Leaving Faversham early in the morning with the mists draping the roads, then a calm ferry crossing to Calais (meeting up with friends on the boat). The design qualities on these vessels is calming in itself.
Then onto the roads - so smooth and (because we're paying tolls) empty and easy. There are the signature tokens of being French - the repeats of trees, the art along the motorways, the well-designed aires, the businesslike activity of road gangs who seem to make light of their sometimes massive challenges, the naming of all the rivers, tunnels and viaducts. It's organised.
We stopped for lunch at one of our old haunts, the Aire de la baie de Somme, where we bought packets of our favourite sweeties - the macarons d'Amiens - a fantastic medieval meld of almonds and honey. The view from the cafe window is of the brutally designed little lake and grass planting, looking particularly unlovely at the moment. But the seven drakes and one duck were happy enough bobbing into and out of the water.
We had booked into a hotel in Tours for the night - getting round Rouen was much easier than before with all the traffic jams on the other side of the road - how satisfying. When the sun was out, everything was far too hot. The windows in the new car are too big - eh! When the sun disappeared into the huge wintry cloud sequences it was all too cold - we had to have the heater on. Maybe the jet stream is too far south. It's very odd weather this year.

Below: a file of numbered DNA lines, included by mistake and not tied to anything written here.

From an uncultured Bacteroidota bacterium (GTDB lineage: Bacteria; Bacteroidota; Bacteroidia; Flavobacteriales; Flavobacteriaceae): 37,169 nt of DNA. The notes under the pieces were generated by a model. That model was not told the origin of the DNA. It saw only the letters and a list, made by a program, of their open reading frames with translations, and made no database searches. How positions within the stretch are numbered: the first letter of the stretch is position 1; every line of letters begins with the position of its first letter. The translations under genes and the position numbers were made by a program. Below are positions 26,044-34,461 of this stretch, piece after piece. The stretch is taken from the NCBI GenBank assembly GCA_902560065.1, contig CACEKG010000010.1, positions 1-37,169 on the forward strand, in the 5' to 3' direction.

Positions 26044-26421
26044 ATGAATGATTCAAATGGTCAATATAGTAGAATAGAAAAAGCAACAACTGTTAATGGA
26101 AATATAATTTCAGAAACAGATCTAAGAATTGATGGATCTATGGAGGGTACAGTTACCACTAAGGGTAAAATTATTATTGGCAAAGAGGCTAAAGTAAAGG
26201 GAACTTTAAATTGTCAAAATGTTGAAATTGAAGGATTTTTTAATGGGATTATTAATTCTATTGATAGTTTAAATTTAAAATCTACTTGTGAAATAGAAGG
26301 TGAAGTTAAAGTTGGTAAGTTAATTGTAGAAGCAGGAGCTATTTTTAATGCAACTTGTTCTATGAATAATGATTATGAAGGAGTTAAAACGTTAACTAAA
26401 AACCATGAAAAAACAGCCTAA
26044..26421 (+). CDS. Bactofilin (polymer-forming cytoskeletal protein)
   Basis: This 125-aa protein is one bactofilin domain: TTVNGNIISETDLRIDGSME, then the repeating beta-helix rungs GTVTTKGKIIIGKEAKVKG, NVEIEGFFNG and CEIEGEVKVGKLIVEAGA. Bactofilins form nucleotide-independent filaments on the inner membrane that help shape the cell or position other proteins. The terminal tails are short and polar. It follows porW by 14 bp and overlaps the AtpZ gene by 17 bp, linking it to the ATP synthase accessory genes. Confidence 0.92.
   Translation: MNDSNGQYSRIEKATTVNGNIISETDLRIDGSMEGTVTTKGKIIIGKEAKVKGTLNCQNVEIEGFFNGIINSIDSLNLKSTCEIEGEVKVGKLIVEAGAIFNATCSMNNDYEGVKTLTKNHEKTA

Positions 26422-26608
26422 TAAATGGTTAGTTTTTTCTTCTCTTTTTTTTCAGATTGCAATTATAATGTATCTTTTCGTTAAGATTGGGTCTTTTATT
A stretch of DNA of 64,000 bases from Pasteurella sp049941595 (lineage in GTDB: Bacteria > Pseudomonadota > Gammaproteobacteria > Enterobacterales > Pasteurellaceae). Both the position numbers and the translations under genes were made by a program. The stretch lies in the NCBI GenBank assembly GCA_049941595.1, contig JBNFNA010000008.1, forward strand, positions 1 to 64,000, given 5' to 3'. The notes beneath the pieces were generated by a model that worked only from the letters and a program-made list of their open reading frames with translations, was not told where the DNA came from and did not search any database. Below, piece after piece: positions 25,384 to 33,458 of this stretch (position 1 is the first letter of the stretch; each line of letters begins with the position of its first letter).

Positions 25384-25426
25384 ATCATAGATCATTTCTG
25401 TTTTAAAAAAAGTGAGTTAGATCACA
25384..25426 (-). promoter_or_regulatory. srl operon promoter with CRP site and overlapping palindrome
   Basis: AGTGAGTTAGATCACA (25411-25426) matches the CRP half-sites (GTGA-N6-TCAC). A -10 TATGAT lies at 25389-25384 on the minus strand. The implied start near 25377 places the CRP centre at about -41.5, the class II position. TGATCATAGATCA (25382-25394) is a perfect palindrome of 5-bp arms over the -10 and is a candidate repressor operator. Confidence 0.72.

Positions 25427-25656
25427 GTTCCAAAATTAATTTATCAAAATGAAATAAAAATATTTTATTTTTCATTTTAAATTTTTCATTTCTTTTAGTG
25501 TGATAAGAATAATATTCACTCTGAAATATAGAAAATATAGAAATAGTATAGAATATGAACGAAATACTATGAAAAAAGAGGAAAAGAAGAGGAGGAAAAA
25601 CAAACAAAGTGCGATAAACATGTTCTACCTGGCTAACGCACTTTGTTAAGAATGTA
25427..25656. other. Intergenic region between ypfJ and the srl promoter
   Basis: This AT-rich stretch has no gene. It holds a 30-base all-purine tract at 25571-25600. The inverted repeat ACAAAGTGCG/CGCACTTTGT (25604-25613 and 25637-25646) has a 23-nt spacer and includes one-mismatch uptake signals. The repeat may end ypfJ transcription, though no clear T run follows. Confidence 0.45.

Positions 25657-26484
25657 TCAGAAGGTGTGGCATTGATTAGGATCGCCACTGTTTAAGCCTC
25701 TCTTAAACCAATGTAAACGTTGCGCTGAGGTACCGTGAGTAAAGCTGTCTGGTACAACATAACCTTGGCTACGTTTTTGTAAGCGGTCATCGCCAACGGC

Tours of course is lovely - our hotel has a parking at the back. We walked out in sunshine and with only light clothing - and then the rain started. Tumultuous. Luckily for us, this being a Catholic country and a tourist city, the huge doors of St Martin's cathedral were open. We ducked inside with two purposes. To avoid the monsoon and to see the church.
Oh height! oh stained glass! Oh chanting! Such beauty! The thunder storm raged outside - even high up in the nave we could hear the weather bashing against the roof. The rain hitting the pavement and steps outside made a loud hissing splashing splatting noise. People were sheltering in the porch like us.... Some monks started their plainsong up at the altar..... The sound itself - this combination - was magic.
As the rain gradually came to a stop, the skies cleared, and then more rain came. We had a drink - everyone was waiting to see if the rain had really stopped.
The atmosphere is uplifting - the book shops and antiques shops, bric-a-brac, ethnic cafes and restaurants - Ethiopian, Lebanese, Syrian, Turkish, Chinese, Indian, and of course a lot of French ones including the regional specialists and a cheese resto (le Souris Gourmande). The bar-tabacs are stashed with fags. There are so many tiny shops, not chain stores. Music everywhere - people carrying cellos, practice sounds coming from the conservatoire, posters for gigs, and unusual brass instruments for sale.
We found a restaurant, family-owned, where the cooking is like the old days - absolutely superb, everything about it done with pride, not very expensive, but full of respect, flavour, pleasure, grace and love.
Do not hesitate to eat there if you visit the city. The waiter - a young man - is the son of the owner and a sommelier in his own right. Does anyone in England aspire to be a waiter?
When we came out, to wander back to the hotel, the sky looked beaten up by the storm, with a strange orange light, and there was a huge rainbow in the sky - double, triple.